In most of the E.U. states there are only three countries found to have adequate protections, and the U.S. is not one of them, Varney said. Most countries created safe harbors, she explained, whereby a company can certify or pledge that they will follow these principals in the U.S., activity that is coordinated through the U.S. Federal Trade Commission. When that happens, Varney said a safe harbor is established and the data can be transferred.
In other parts of world, Bayer Corporation's Unice said countries have variations on the same theme. India, for example, requires that the generator of the information must know it is being provided, that the purpose for the data must be lawful, that the provider must give consent, that the provider must be allow to review data and correct inaccuracies, and that the data may be retained only as long as required.
Varney noted that in the case of countries like those in Asia that are not signatories to The Hague Convention, many courts are focusing their opinions on the use of Federal Rules of Civil Procedure Rule 26.
From directives to regulations
The E.U. is moving from a directive to a more regulatory landscape to gain consistency, Kreps said. The proposed regulation is very broad and would have extraterritorial application. For example, he said, if the ESI is generated in a member country and transferred out, the law will still apply even if the data are outside of the E.U. The rules would apply to companies with as few as 250 employees and would require appointing a data protection officer in the country of data origination, Kreps said, calling this a significant shift.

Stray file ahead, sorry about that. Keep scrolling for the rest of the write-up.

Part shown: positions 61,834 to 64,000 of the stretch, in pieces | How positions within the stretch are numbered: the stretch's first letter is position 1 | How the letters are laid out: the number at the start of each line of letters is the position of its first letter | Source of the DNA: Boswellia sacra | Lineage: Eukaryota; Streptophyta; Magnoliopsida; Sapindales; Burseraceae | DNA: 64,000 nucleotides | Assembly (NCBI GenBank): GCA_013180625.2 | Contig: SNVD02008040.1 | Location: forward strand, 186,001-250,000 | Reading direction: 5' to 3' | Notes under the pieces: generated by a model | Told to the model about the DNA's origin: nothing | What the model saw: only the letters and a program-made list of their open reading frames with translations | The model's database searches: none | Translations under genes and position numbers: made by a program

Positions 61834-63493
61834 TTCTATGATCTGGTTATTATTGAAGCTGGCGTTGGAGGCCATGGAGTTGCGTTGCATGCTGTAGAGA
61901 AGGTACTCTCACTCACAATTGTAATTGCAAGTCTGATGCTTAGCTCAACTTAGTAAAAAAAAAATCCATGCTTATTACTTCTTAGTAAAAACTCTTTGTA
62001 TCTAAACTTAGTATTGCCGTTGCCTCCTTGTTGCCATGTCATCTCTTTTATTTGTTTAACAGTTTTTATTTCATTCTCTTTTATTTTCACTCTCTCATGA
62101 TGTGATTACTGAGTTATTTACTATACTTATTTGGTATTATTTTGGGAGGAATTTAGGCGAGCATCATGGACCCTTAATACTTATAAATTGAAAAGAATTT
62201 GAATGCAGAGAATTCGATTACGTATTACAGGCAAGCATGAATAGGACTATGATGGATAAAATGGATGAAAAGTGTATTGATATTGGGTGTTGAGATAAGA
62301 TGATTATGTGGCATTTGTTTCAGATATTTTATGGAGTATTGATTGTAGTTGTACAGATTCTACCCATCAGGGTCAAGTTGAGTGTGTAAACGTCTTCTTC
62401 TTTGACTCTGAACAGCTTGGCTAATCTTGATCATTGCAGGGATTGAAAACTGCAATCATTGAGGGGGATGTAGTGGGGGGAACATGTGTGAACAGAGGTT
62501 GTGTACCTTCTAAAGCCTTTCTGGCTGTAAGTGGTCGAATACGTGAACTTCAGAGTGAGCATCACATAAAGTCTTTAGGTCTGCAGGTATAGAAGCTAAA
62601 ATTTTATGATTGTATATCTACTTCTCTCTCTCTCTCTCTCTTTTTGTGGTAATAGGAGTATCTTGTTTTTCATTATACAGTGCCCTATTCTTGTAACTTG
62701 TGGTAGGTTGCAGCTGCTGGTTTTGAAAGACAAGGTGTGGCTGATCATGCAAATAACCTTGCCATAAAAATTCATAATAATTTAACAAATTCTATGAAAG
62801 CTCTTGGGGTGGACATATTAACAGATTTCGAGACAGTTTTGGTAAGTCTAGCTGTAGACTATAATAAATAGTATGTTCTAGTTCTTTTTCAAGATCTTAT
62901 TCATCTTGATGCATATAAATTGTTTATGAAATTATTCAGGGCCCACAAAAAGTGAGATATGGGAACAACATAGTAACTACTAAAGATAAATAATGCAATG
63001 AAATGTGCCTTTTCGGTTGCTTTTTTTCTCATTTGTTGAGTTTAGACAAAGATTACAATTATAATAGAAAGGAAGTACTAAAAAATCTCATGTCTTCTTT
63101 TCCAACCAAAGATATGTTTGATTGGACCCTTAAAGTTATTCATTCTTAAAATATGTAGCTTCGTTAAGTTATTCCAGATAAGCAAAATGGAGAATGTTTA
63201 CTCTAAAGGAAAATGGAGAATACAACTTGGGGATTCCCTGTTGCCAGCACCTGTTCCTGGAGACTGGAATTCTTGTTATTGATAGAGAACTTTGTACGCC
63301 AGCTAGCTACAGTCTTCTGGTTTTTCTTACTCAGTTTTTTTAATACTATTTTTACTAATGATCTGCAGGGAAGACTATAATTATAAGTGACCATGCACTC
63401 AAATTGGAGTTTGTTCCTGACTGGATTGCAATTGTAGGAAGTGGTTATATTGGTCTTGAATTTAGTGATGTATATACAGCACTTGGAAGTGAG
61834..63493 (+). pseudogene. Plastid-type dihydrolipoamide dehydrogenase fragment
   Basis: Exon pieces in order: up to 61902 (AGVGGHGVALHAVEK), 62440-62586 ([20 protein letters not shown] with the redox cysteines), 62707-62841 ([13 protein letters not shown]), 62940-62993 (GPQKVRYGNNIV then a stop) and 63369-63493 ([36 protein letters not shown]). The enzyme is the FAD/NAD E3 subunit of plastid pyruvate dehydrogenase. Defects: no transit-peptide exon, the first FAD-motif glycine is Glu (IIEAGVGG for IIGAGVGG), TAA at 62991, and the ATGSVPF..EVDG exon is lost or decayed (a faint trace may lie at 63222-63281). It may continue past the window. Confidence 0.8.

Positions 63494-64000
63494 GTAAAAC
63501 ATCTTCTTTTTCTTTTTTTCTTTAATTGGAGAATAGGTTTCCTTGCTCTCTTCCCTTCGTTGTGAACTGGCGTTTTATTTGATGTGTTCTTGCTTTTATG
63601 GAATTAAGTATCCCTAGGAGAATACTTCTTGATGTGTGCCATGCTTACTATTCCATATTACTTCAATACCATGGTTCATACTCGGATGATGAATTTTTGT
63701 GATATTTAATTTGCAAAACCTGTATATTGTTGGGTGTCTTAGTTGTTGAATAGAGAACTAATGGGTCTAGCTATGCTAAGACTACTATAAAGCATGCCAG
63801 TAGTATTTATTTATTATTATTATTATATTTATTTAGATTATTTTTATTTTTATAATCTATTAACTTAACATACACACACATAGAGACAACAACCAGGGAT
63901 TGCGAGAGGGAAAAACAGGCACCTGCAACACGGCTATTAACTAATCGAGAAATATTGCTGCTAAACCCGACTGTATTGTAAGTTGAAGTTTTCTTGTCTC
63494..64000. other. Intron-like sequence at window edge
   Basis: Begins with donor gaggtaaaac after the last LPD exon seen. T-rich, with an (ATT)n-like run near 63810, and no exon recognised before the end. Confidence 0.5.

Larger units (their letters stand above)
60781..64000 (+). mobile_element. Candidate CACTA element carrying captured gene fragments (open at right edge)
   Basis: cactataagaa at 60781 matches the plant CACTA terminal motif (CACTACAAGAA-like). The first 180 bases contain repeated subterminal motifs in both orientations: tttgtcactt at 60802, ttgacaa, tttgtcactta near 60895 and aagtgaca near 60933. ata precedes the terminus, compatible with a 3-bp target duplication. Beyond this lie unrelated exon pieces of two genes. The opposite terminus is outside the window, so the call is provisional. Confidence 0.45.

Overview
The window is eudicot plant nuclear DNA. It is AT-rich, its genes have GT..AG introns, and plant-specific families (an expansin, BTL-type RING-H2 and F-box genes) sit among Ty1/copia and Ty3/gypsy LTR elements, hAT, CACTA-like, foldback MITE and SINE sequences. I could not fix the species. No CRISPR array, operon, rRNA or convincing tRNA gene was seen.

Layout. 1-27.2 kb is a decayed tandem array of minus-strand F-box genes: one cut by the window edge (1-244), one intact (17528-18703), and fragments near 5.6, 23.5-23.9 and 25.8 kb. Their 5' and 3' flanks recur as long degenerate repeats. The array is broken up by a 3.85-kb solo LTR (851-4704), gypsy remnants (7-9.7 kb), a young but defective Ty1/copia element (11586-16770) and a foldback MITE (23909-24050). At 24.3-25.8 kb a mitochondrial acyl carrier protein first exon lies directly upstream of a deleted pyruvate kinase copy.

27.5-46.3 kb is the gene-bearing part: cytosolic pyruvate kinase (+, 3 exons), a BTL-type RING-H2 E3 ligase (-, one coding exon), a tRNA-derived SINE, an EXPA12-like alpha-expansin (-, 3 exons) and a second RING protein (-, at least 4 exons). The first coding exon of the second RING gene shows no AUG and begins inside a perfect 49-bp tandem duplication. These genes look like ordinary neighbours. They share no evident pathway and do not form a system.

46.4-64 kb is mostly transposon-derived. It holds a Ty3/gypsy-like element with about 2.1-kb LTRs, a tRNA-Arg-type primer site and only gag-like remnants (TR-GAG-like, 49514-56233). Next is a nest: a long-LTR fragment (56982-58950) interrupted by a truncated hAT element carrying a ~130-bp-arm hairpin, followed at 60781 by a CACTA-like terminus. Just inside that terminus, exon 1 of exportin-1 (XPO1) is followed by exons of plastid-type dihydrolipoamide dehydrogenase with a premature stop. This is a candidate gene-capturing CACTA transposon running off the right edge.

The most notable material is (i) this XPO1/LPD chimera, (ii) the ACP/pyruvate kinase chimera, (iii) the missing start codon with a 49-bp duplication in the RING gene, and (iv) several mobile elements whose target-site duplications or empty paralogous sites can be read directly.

Varney said one of the goals of shifting to a regulation is to bring uniformity and clarity to the rules across the EU. The proposed regulations provide a broader definition of "personal data" and provide users a right to a copy of any of their personal data that is subject to production. Data processors would be subject to regulations and, maybe, it would make international transfer of data easier, she said. An important change, she pointed out, would be an increase in fines and sanctions when non-compliance with the regulations is found. Violators would be subject to fines of up to two percent of "global turnover." While "turnover" is commonly considered to be the European term for "revenue," the precise definition is this context is not yet clear.
1. Start now. Varney said the time to think about these issues is today, before litigation begins, to minimize the impact of e-discovery requests later on. Now is the time to develop a plan for litigation holds, data collection, review and production of ESI in the cross-border context.